The Blue Unicorn is one of twelve remaining members of the Tribe of the Metal Horn. It took a couple of centuries for Magh, the evil sorcerer of MarBryn, to slaughter hundreds of stranded space-faring unicorns who were visiting MarBryn. Why did Magh do it? To steal the unicorn’s magic, of course. Why didn’t the unicorns just travel away from the evil sorcerer? Well, you’ll find the answer to that question in the book. Of the remaining twelve unicorns, only Blue was born with no metal and no magic. Strangely, it was prophesied that he would become the saviour of the tribe. With little to no hope left, it will be up to the plain blue unicorn to figure out how to fulfill the prophecy that promises he will take the metal-horned unicorns back to the safety of their home planet, Unimaise.

Do you have a specific writing style?

Yes, it is somewhat lyrical and a little whimsical with some silly comedic moments plus quite a bit of action, adventure and drama. I use a lot of word play. . .turning ordinary words into flights of fancy. My unicorns think and act like people. Readers, who are grounded in reality, will have to seriously suspend some of their beliefs when they learn of some of the things they are capable of.

How did you come up with the title of this book? I was always enamored with the Wizard of Oz. I wanted the word Osm to evoke flashes of fond memories in potential readers. On a side note, the word, Osm, is taken from a metal that many don’t know about called Osmium. That shiny, bluish-white metal is the densest metal in the world – twice as dense as lead. It is also one of the rarest metals. It’s not the most expensive but as of today it is valued at $1,645.00 for 1 troy ounce. That’s right up there next to the price of gold!

Is there a message in your novel that you want readers to grasp?

First, that you can’t always just a book by its cover. And last, don’t let anything stop you from trying to achieve your goals. Keep consistently at it. You will find yourself learning and calling up new strengths every day. Never give up.

What authors have most influenced your writing? What about them do you find inspiring?

Piers Anthony’s writings most influenced my desire to try to write a book. He wrote about magical unicorns and he is known as a master of “punmanship”. I absolutely loved the way he took ordinary words and terms and flipped them into something completely different and unique. Here’s one – Ladies: Are you looking for a new pair of shoes? Just pluck one from a Ladyslipper tree. His books contain thousands of examples of this type of word play. All the normal people in his novels were known as the Mundanes. Hmmm…I wonder if that’s where JK Rowling came up with the idea of calling magicless people Muggles? She has publicly admitted to being influenced by lots of authors but he is not one that I could confirm. By the way, I call all of the actual people in my novel (those with magic and those without) Two-leggers. But I never call them people.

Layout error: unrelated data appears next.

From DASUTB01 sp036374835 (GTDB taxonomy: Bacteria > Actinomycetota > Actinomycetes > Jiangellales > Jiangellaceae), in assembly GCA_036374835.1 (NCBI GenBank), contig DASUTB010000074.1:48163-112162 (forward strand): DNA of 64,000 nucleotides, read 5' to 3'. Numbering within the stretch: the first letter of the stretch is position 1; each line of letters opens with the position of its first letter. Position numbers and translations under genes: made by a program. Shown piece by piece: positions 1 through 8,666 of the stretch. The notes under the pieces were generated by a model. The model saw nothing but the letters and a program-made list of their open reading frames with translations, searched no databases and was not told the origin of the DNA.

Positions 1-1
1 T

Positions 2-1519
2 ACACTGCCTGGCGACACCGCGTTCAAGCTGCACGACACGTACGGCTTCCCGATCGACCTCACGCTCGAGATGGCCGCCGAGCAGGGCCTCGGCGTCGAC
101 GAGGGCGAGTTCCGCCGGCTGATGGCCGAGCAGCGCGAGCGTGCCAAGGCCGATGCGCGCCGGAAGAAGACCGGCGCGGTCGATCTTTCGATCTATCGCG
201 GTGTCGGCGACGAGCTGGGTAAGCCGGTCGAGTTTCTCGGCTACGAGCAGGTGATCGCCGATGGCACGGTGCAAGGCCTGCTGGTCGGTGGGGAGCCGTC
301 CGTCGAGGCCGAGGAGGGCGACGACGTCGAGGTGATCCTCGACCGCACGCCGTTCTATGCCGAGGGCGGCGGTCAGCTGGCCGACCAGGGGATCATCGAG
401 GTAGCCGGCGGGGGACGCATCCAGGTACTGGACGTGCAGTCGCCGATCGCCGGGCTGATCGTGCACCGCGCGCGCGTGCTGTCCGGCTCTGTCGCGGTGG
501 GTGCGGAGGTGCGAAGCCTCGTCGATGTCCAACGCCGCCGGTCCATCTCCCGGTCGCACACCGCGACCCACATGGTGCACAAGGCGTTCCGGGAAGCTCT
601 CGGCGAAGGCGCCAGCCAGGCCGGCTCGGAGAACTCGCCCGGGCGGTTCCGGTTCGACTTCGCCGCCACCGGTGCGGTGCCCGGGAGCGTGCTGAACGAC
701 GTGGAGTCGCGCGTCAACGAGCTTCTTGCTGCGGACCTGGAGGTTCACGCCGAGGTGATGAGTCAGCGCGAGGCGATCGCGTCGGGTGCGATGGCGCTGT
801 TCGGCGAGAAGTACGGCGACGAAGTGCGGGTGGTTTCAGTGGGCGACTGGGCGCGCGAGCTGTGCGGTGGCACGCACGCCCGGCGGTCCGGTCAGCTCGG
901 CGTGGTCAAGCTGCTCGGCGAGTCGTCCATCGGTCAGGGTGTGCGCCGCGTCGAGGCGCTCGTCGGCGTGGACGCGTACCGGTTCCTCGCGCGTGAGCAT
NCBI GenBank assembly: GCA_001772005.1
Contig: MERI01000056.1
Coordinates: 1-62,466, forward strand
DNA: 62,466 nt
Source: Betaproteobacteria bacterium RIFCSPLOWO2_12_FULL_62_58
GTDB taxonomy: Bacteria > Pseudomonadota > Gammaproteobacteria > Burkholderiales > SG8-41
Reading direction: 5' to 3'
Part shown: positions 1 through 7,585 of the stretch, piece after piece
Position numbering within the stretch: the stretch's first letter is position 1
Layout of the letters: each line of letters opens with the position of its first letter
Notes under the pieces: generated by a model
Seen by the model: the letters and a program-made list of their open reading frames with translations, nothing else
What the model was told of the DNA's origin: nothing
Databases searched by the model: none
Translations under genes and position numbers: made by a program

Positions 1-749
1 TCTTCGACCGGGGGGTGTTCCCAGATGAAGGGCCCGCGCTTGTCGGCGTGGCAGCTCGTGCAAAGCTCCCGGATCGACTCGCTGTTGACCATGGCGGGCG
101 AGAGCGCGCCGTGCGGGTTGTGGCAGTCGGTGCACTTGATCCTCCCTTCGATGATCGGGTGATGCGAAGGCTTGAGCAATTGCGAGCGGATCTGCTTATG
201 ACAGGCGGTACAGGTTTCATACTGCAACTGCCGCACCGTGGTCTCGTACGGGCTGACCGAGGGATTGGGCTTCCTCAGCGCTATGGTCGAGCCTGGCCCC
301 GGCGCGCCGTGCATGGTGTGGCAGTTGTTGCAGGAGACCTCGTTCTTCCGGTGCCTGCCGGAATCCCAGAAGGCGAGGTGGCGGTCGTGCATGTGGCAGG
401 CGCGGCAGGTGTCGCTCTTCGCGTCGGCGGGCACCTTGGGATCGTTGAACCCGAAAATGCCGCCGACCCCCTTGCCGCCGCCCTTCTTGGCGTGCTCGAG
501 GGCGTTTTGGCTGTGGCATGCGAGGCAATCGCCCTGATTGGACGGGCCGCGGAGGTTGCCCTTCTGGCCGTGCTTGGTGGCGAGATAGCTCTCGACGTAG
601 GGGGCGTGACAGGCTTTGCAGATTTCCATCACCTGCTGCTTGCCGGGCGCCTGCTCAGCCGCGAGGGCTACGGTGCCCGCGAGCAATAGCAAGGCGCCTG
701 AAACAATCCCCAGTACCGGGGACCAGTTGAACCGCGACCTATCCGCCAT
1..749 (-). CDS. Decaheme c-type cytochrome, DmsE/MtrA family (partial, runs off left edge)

Do you have anything specific that you want to say to your readers?

I hope you enjoy reading about the metal-horned unicorns from Unimaise. It took me thirty years to come up with a story that I wanted to actually share with others.

Sybrina Durant
League City, Texas

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Author Interview: Lee Garratt

I originally know Author Lee Garratt from speculative poetry, but he is also a novelist! When I asked him how he might describe himself as an author, he replied: “Regularly entertains delusions of grandeur.” Please welcome him to No Wasted Ink.

Hi there. My name is Lee Garratt. I am 49 years old and, after rather a varied career history, I am currently teaching High School English in the English Midlands. I have a 10 year old son, Alfred.

When and why did you begin writing?

As a serious thing after a marriage break up 7 years ago. I suddenly had more time to myself and I thought it was either now or never. Writing was always something I was going to do – it was time to either get busy or to drop that dream.

When did you first consider yourself a writer?